• Others – when we are more concerned about pleasing others than letting God have His way.
  • Apathy – when we become spiritually lazy and give little time or attention to the work of the Spirit.
  • Guilt – where we haven’t experienced God’s forgiveness and are being weighed down by things from the past.

Today, is one or more of these issues getting in the way of what the Holy Spirit wants to do in your life?


The Crunch

Here’s the crunch! Every authentic follower of Jesus I have met wants genuine change in their lives. They want transformation. They innately know God has “more” for them. I know this is true in my own personal experience and this is where we all need a fresh encounter with the Holy Spirit.

In his introduction to Letters to the Young Churches, J.B. Phillips writes:

“The great difference between present-day Christianity and that of which we read in these letters, the New Testament epistles, is that to us, it is primarily a performance; to them it was a real experience. We are apt to reduce the Christian religion to a code or, at best, a rule of heart and life. To these people it is quite plainly the invasion of their lives by a new quality of life together. They do not hesitate to describe this as Christ living in them. This same first century power – the power of the risen, living, loving, indwelling Christ made known through the Holy Spirit – is still available to you today.”

The older I get, the more I seek to simplify my faith. So often we complicate Christianity. And yet the more we keep it simple, the more we open ourselves up to the transforming work of the Holy Spirit.

If you are a follower of Jesus then today the Holy Spirit is within you – but are we attuned to what He wants to do? Are we appropriating His power? Activating His gifts? Discerning His leading? Appreciating His comfort? Allowing Him to get on with the work of transformation?


I Can’t Manufacture Christ-Likeness

I can’t manufacture the fruits of the Spirit.

On my own, the voice of fear calls loudly. On my own, circumstances can become overwhelming. On my own, I can miss out on what God is doing all around me.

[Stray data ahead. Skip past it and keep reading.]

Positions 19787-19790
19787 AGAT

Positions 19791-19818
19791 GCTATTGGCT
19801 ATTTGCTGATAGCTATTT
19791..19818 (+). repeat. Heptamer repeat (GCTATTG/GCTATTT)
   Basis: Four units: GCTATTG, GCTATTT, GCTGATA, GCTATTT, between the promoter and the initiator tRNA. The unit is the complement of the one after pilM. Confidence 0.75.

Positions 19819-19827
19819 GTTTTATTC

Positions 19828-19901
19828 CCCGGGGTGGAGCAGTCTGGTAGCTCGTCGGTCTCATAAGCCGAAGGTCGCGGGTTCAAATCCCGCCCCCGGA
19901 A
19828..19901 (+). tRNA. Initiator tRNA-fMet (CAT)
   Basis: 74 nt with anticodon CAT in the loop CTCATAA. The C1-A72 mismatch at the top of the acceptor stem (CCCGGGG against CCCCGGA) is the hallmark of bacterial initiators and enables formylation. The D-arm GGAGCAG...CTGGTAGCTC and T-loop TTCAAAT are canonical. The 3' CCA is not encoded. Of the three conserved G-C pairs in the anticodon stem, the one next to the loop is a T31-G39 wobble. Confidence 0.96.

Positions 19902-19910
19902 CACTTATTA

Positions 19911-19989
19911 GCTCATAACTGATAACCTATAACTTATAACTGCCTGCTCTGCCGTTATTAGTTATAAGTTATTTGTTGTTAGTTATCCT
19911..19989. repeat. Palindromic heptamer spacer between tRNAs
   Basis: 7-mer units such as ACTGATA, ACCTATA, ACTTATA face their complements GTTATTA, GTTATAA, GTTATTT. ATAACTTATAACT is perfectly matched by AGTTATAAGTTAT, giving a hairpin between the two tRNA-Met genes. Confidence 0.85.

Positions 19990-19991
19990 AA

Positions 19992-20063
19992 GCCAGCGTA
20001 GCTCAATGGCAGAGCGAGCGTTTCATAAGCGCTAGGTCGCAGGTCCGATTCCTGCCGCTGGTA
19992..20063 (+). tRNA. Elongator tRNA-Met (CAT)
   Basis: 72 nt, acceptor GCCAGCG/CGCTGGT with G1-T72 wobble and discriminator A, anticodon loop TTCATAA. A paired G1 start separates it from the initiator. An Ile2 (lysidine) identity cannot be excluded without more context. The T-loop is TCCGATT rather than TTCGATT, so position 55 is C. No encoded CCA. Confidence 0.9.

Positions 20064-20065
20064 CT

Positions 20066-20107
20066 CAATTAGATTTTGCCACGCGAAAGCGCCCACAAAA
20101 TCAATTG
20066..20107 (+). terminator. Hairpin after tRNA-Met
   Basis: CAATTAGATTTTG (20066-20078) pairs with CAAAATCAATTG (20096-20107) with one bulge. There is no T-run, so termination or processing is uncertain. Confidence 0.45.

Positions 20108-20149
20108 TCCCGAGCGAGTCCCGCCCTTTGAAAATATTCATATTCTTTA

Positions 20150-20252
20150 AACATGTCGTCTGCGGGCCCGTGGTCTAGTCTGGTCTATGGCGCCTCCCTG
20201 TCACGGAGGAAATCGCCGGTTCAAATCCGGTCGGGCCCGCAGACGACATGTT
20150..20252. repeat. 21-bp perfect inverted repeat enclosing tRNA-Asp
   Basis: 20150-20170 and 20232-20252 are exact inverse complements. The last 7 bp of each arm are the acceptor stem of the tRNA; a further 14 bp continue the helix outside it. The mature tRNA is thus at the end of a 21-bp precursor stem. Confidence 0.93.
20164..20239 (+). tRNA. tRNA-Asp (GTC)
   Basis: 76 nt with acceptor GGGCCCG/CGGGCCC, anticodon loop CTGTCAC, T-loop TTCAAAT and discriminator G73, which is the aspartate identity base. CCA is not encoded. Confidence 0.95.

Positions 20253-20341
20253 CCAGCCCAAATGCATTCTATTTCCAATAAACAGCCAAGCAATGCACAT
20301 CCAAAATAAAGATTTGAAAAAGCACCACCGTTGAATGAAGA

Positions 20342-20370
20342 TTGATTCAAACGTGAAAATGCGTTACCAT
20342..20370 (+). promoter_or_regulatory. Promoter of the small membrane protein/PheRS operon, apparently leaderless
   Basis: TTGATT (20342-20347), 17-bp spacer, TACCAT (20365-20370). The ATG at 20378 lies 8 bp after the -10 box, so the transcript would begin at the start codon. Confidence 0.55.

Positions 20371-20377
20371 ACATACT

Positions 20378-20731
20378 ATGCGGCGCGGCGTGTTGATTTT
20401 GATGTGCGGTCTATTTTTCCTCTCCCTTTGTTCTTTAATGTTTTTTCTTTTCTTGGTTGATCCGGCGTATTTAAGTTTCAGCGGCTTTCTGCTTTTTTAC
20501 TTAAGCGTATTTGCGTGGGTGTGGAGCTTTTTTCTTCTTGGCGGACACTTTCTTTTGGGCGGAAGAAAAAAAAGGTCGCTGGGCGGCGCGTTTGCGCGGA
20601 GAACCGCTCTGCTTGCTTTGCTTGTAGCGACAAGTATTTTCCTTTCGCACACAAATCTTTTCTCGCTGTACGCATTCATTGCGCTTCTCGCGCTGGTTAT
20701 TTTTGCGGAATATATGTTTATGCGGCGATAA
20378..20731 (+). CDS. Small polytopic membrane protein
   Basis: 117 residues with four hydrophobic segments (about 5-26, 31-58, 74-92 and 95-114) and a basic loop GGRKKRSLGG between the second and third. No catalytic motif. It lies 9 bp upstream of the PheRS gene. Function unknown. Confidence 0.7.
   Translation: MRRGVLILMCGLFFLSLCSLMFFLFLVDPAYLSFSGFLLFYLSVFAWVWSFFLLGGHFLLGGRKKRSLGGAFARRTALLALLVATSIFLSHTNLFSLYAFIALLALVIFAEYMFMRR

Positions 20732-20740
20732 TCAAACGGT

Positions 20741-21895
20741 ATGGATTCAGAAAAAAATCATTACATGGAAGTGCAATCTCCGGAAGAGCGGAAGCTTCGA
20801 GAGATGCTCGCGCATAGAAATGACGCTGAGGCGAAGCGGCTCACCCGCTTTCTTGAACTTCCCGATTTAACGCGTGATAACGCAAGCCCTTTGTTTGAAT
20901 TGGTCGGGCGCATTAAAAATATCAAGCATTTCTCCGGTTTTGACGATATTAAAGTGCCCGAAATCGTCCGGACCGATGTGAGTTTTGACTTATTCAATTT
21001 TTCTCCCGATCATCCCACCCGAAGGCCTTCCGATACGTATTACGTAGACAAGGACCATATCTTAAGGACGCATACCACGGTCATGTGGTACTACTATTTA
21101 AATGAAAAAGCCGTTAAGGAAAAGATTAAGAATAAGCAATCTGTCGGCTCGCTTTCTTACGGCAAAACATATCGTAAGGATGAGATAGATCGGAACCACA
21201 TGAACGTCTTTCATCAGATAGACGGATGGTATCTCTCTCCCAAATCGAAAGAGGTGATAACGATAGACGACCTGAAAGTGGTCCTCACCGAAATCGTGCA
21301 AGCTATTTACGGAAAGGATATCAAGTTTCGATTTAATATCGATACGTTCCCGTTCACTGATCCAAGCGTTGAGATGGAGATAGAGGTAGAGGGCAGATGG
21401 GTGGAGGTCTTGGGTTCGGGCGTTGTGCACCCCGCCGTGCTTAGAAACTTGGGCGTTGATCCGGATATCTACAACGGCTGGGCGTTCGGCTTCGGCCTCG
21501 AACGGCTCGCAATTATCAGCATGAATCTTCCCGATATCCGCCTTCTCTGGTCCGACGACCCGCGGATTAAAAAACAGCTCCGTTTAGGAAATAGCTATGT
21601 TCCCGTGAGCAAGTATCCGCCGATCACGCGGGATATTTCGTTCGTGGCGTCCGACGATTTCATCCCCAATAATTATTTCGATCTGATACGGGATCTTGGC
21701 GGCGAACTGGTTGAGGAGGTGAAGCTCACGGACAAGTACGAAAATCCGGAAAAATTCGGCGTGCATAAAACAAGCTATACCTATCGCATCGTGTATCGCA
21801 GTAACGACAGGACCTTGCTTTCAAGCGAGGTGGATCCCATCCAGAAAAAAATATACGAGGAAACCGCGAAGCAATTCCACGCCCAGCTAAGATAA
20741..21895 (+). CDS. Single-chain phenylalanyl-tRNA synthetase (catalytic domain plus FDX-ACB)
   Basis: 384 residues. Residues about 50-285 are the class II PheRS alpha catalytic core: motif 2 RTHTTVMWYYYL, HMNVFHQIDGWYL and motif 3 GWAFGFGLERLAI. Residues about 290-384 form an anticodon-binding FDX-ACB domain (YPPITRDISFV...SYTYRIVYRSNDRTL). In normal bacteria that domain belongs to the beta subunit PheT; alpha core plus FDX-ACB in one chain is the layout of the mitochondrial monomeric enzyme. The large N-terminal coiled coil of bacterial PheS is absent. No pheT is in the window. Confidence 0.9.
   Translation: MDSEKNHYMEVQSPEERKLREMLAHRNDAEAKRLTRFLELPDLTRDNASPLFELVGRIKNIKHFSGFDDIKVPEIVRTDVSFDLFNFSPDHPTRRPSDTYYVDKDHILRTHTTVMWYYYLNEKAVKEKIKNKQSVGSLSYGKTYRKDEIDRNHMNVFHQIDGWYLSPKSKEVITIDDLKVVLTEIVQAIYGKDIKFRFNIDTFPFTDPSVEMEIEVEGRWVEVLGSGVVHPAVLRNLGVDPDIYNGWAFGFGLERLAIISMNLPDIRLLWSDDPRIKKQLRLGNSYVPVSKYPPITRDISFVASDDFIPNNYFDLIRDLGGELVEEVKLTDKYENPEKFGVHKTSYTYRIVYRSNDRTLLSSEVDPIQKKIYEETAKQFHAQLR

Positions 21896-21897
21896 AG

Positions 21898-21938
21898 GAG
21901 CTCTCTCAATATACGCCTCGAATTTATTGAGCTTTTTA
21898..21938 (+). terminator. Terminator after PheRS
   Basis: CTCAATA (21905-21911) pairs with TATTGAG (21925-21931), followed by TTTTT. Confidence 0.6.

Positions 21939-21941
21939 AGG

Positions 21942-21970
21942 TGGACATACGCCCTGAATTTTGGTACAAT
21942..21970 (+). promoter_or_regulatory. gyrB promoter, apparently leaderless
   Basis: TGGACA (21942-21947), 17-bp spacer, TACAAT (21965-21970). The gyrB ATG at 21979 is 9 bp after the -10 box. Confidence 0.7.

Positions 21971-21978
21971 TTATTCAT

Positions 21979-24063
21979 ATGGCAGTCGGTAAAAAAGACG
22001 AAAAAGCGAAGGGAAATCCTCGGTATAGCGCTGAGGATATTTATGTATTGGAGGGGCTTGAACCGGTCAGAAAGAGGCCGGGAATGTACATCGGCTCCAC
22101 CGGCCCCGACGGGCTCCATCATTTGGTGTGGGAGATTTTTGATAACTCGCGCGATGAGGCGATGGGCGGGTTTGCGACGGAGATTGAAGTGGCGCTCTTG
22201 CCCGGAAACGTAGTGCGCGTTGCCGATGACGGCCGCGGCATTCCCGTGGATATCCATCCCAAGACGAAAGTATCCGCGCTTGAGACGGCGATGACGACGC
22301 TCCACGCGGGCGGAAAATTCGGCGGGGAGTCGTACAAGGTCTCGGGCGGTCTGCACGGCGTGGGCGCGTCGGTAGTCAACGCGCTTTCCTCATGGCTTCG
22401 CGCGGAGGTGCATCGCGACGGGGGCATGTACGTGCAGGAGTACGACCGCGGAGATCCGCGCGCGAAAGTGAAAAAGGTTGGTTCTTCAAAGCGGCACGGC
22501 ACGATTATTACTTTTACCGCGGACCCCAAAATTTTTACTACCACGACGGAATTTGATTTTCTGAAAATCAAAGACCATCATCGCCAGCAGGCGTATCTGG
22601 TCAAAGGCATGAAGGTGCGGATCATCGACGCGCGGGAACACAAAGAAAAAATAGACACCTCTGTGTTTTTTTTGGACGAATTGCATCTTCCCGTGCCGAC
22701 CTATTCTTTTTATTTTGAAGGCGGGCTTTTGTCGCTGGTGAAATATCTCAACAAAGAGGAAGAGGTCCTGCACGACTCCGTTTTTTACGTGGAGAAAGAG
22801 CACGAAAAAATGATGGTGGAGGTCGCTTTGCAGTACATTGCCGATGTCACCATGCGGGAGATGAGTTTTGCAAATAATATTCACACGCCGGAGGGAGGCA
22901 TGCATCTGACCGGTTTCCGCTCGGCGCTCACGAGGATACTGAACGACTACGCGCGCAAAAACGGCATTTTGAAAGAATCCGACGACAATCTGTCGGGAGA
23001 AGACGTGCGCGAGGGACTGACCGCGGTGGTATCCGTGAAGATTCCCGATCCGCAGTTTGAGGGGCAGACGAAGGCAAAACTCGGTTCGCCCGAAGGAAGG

But with the Holy Spirit activated, with the power of Jesus at work within me, suddenly everything changes.

I open my life to character change. I open my life to expanding faith. I open my life to the strength, peace and resources of heaven. I open myself to God’s clear leading and direction. I experience the freedom and victory that Jesus won on the Cross. I position myself to experience the “more” God has for me – not more of what the world says I need, but more of Jesus that opens the door to life and life to the full!

When I get an activation email I can choose to ignore it, but this blocks my access and opportunity to the resources available to me.

The Holy Spirit is here – ready and waiting to “invade” our lives, our relationships, our marriages, our vocations, our churches and communities.


The Big Question

The big question – do we want to surrender our lives afresh and enable Jesus to invade our hearts and minds?

If like me you say “YES” to the above, then you may like to join me in this daily activation prayer: “Come Holy Spirit and have your way in my life.”

A Spirit-led life is not meant to be weird, spooky or crazy. Often those who make it that are focused more on themselves than Jesus. As we see in the Book of Acts, a Spirit-led, Spirit-empowered life is meant to be the norm.

I am a work in progress. I haven’t arrived. And thank God, Jesus is not finished with me yet!